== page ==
Cineast offers previews of the new films Paper Towns and Big Significant Things.
Quentin is a stiff, underdeveloped high school senior in a featureless suburb, with a pair of friends who look even less developed, like they should still be in 8th grade. Quentin is bored and boring, but not too stressed out about it—he’s the kind of kid who wouldn’t be mortified to be seen behind the wheel of a minivan. Fellow senior Margo, on the other hand, is an adventuress, unhappy living in what she calls a “paper town,” (whence the title of the film) and furious at her ex-boyfriend for cheating on her. Quentin and Margo come together for one night. Not for underage sex, mind you, but to go on a little crime spree of pranks against Margo’s ex. Margo recruits Quentin into this revenge rampage by sneaking into his bedroom at night like a cat burglar, and at first she seems mainly interested in him for his minivan. After this exhilarating night, however, Margo suddenly vanishes from town—like, the “call the FBI our daughter’s missing” kind of scenario. After this, the plot of Paper Town morphs into a mystery, as Quentin goes in search of Margo, the girl who brought him the most exciting night of his life. Paper Town is another entry in the recent revival of the teen exploitation genre.
Big Significant Things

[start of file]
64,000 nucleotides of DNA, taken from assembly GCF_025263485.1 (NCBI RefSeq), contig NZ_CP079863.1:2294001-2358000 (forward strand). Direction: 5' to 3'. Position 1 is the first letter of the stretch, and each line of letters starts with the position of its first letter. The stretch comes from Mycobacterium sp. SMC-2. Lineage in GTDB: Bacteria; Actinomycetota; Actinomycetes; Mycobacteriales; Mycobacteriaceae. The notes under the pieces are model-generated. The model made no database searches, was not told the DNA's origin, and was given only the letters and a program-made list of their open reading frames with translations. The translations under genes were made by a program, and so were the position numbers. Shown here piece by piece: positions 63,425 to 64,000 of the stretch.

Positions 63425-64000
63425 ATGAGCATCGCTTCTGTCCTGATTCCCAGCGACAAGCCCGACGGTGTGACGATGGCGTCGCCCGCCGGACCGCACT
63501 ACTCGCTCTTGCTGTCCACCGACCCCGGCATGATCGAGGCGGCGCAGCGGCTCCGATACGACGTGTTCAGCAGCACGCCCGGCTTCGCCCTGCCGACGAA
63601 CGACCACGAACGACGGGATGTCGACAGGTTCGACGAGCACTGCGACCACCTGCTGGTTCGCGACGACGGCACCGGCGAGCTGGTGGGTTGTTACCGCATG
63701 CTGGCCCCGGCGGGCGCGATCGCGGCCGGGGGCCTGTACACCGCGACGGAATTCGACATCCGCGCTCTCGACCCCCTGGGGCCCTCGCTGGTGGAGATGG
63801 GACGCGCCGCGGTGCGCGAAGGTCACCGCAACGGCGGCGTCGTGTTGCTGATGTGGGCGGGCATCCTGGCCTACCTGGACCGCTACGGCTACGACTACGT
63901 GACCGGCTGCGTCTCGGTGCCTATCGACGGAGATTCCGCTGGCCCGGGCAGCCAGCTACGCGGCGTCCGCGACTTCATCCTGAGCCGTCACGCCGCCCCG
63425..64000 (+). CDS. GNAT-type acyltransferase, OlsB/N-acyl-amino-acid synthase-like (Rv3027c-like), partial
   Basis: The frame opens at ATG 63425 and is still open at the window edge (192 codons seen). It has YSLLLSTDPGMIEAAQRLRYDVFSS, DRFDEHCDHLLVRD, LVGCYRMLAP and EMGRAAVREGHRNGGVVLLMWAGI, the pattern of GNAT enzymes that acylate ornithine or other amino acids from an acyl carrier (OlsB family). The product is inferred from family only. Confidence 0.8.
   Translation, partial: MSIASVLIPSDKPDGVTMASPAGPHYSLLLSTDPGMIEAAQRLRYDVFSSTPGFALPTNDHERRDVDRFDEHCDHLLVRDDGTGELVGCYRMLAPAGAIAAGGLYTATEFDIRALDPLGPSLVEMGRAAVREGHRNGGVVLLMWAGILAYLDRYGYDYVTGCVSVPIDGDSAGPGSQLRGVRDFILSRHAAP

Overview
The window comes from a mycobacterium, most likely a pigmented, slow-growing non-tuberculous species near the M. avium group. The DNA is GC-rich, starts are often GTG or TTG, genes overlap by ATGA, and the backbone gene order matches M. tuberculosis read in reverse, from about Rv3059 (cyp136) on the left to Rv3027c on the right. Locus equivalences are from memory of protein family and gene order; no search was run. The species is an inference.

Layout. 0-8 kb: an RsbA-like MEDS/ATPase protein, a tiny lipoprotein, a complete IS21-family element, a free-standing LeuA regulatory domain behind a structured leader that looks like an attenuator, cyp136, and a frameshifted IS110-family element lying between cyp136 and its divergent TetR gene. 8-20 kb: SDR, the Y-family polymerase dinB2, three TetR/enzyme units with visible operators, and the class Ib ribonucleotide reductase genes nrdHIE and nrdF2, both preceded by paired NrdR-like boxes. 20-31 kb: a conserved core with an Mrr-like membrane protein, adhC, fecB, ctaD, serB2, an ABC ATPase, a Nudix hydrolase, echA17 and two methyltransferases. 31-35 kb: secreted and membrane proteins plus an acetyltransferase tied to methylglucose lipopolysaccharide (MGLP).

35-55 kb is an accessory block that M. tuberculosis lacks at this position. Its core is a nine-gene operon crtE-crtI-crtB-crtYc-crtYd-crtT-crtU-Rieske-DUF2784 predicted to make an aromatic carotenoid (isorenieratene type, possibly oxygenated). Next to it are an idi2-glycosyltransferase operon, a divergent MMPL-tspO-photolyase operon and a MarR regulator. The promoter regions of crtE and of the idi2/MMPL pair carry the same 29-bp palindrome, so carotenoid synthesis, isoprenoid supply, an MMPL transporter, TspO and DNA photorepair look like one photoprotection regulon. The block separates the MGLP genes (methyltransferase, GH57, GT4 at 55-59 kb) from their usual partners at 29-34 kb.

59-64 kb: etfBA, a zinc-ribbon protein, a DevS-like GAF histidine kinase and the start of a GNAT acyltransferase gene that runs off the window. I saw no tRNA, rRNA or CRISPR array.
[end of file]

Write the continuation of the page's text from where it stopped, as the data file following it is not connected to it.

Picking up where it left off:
Everybody knows that men have big problems with commitment, right? That’s at least the way the movies like to tell it. Thinking that he hasn’t seen any big, significant things yet in his young life, commitment-shy Craig Harrison, who is about to move across the country with his girlfriend (commitment alert!!), lies to her in order to take a solo trip across the south. His goal: to see big, significant things—in his case, quite literally, as he navigates the deep south to find such features as the world’s biggest cedar bucket, the world’s biggest rocking chair, the world’s biggest bottle, and the list goes on and on. The film’s premise probably sounded cute on paper. The trouble is, one hot, hick-filled southern town with a giant ball of string is rather like another hot, hick-filled southern town with the world’s largest clarinet. The core idea that a commitment-averse, adventure-seeking man would come to regard a road trip to visit a series of tourist curiosities located in remote rural areas as a mechanism to help him accept the idea of settling down is not convincing. It seems likely that the creators of Big Significant Things hoped that the charming quirkiness of the tourist traps they showcase would rub off on the film. Not so much.